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Council fined £200k for exposing primary school staff to asbestos

Kent Council County (KCC) has been fined £200,000 after asbestos was disturbed in a primary school in Sittingbourne.

Canterbury Crown Court was told that environmental health officers from the council were carrying out a routine food inspection at Lansdowne Primary School’s kitchen on 6 November 2014 when they found asbestos rope hanging from the ceiling.

An investigation by the Health and Safety Executive (HSE) found that the school’s caretaker had disturbed an asbestos flue pipe and an asbestos rope gasket during the removal of an air steriliser in May 2013.

Neither the caretaker nor the headteacher were trained in asbestos management or awareness, the HSE said, and the council had failed to control the risk of exposure.

It served a prohibition notice on the primary school, which is now the Stour Academy Trust and no longer run by the council.

The notice said: “You have failed to prevent the exposure of employees to asbestos so far as reasonably practicable, in particular the partial steriliser flue and sealant in the school kitchen.”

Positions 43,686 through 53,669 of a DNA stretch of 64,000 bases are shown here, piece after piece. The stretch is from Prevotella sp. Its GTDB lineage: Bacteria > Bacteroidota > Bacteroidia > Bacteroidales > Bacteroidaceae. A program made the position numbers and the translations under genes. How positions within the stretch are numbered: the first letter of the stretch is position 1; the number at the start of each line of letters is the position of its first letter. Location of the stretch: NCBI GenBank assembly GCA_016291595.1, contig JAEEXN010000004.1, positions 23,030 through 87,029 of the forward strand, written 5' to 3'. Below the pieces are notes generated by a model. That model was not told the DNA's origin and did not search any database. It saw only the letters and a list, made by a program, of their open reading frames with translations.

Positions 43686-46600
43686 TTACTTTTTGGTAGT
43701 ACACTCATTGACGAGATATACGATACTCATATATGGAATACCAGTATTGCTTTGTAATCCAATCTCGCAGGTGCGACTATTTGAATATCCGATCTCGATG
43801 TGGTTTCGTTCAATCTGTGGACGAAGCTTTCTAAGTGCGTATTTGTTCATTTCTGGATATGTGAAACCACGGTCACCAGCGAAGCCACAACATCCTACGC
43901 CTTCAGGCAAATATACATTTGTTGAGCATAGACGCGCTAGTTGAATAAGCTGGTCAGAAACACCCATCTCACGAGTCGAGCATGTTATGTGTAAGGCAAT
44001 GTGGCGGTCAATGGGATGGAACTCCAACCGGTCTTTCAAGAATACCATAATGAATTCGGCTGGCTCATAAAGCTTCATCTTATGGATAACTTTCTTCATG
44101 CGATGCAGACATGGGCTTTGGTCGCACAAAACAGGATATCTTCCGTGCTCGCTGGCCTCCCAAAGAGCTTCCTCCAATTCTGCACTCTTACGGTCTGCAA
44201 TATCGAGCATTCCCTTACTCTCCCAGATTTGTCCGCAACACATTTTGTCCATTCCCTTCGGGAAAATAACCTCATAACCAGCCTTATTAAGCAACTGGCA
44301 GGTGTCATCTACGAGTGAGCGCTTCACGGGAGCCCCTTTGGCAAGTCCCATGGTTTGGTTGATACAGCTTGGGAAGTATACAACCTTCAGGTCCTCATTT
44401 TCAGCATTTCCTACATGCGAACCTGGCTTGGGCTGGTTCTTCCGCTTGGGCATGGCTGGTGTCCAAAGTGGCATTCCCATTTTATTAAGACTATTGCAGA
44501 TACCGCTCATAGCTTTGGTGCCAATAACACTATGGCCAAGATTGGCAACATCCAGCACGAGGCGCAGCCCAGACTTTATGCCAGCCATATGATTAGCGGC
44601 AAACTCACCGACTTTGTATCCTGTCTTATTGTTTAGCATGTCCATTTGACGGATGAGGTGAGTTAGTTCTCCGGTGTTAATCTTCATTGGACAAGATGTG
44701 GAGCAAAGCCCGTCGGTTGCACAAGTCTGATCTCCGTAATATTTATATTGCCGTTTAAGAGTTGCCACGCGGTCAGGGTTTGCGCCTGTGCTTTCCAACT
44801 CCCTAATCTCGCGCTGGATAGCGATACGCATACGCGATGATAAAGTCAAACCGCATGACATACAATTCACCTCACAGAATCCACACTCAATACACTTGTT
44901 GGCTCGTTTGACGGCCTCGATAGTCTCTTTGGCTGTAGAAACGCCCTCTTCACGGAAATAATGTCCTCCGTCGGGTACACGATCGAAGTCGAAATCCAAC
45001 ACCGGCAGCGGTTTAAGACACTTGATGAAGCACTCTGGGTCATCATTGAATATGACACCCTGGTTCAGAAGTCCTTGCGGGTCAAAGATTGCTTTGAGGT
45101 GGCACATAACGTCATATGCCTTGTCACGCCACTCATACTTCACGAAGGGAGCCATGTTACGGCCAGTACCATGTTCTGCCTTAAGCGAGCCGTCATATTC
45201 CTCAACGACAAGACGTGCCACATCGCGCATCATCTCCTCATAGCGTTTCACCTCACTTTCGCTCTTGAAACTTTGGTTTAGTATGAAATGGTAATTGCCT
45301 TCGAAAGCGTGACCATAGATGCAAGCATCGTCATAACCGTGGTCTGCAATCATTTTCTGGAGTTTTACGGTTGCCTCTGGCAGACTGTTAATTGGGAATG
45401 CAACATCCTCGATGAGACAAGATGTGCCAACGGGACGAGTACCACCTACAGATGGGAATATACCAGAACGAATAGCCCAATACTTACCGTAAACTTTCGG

KCC pleaded guilty to breaching reg 10(1) of the Control of Asbestos Regulations, which covers the provision of adequate information, instruction and training to employees, and was ordered to pay the fine plus costs of £21,500 within one month.

During the sentencing hearing judge Heather Norton said the dangers of asbestos had been highlighted in reports from 2010 and 2012 as the housing around the flue pipe contained amosite and the flue itself comprised chrysotile, Kent Online reported.

She went on to question why the headteacher had ticked boxes stating that the caretaker had received asbestos training in 2012 and 2013 when he said that he hadn’t been given any.

“The headteacher’s explanation as to why she did this, if it was not correct, is at the very least extremely vague,” judge Norton was reported as saying.

After the hearing HSE inspector Kevin Golding said: “The council had implemented a system, but they had failed to take the simple step of checking to ensure it was being rigorously adhered to, resulting in employees not receiving the appropriate training.”

IOSH Magazine

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